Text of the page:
What is the Dollar Duration
The dollar duration measures the dollar change in a bond's value to a change in the market interest rate. The dollar duration is used by professional bond fund managers as a way of approximating the portfolio's interest rate risk. Dollar duration is one of the several different measurements of bond duration.
As duration measures the sensitivity of a bonds price in interest rate changes, dollar duration seeks to give these changes an actual dollar amount.
- Dollar duration is used by bond fund managers to measure a portfolio's interest rate risk, and compares the change in a bond's value to market interest rates.
- Dollar duration calculations can also be used to calculate risk for other fixed income products such as forwards, par rates, zero coupon bonds, etc.
- There are two limitations to dollar durations: it may result in an approximation and it assumes that bonds have fixed rates with fixed interval payments.
Basics of Dollar Duration
Dollar duration is based on a linear approximation of how a bond's value will change in response to changes in interest rates. The actual relationship between a bond's value and interest rates is not linear. Therefore, dollar duration is an imperfect measure of interest rate sensitivity, and it will only provide an accurate calculation for small changes in interest rates.
Mathematically, the dollar duration measures the change in the value of a bond portfolio for every 100 basis point change in interest rates. Dollar duration is often referred to as DV01 (dollar value per 01). Remember 0.01 being 1 percent which is 100 basis points. To calculate the dollar duration of a bond you need to know its duration, the current interest rate and the change in interest rates.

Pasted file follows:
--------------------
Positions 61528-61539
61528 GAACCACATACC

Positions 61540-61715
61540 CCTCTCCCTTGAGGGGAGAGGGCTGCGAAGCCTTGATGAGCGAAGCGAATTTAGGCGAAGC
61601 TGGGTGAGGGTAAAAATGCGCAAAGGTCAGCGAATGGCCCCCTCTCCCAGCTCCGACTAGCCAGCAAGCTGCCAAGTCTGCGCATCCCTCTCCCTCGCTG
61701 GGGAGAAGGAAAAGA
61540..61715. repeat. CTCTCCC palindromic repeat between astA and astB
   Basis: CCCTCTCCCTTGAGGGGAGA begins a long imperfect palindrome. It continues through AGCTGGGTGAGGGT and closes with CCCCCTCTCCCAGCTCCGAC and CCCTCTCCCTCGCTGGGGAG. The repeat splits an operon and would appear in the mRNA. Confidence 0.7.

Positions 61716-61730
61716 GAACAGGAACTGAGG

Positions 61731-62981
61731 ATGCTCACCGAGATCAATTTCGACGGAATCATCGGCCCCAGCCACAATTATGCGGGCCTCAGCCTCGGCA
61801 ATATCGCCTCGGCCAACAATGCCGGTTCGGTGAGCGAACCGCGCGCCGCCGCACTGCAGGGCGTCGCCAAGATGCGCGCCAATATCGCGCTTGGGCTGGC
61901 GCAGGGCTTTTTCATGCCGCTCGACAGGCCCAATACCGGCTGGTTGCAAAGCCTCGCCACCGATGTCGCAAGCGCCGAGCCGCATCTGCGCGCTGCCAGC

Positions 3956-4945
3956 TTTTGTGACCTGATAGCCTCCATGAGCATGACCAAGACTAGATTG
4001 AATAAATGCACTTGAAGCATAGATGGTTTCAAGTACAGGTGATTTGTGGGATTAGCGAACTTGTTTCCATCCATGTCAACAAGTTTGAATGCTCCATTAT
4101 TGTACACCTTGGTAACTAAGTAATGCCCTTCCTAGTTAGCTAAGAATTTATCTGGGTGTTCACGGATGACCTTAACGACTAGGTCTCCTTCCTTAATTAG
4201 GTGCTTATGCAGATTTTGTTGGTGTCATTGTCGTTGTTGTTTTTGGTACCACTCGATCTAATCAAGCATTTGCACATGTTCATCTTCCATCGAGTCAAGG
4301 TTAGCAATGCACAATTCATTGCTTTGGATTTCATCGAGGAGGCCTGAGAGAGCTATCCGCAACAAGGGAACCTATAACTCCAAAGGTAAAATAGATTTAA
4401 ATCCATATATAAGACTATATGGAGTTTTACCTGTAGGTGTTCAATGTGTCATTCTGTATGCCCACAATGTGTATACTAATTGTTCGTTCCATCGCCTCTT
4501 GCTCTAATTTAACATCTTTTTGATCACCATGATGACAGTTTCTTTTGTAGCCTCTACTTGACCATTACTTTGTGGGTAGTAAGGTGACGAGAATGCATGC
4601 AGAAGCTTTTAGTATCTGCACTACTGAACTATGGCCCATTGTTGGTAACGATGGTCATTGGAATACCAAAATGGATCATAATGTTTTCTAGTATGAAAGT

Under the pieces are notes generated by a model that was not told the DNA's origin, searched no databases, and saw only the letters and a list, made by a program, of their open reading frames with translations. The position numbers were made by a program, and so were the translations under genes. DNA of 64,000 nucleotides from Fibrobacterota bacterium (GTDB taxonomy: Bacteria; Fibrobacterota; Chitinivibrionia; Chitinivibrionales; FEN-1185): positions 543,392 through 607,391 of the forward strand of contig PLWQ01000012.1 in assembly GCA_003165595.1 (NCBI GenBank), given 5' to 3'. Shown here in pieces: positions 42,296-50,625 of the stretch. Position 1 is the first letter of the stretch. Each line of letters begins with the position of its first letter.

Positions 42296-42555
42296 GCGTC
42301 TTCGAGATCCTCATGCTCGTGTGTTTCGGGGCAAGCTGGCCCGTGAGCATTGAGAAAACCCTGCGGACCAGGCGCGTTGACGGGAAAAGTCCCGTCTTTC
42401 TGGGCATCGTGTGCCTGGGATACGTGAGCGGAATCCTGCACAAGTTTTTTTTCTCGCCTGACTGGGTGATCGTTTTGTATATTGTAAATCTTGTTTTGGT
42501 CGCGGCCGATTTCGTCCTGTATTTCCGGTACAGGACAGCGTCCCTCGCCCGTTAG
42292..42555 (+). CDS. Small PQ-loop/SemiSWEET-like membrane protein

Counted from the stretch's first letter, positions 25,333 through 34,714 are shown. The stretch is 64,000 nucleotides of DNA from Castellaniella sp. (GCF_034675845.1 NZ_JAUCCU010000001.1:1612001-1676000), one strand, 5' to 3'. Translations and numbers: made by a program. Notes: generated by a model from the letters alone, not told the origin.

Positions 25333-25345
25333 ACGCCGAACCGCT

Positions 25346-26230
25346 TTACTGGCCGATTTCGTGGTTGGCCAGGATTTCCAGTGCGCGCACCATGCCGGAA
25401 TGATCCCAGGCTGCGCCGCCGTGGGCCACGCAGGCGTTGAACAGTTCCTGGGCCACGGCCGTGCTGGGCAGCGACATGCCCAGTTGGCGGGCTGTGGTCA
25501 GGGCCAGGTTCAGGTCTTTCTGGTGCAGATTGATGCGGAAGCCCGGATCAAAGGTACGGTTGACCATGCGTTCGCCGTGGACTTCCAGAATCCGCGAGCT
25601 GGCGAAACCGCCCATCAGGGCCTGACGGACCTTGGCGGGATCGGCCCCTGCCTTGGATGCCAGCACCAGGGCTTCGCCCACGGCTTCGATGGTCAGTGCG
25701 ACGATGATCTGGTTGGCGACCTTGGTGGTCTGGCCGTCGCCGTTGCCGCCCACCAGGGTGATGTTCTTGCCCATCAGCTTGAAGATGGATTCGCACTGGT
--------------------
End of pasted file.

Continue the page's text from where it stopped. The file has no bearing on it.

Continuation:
Dollar Duration = DUR x (∆ i/1+ i) x P
While dollar duration refers to an individual bond price, the sum of the weighted bond dollar durations in a portfolio is the portfolio dollar duration. Dollar duration can be applied to other fixed income products such as forwards, par rates, zero coupon bonds and many more.
Dollar duration has its limitations. Firstly, because it is a negative sloping linear line and it assumes the yield curve moves in parallels the result is only an approximation. However, if you have a large bond portfolio, the approximation becomes less of a limitation. Another limitation is that the dollar duration calculation assumes the bond has fixed rates with fixed interval payments. However, interest rates for bonds differ based on market conditions as well as introduction of synthetic instruments.
Dollar duration differs from Macaulay duration and modified duration in that modified duration is a price sensitivity measure of the yield change, meaning it is a good measure of volatility, and Macaulay duration uses the coupon rate and size plus the yield to maturity to assess the sensitivity of a bond.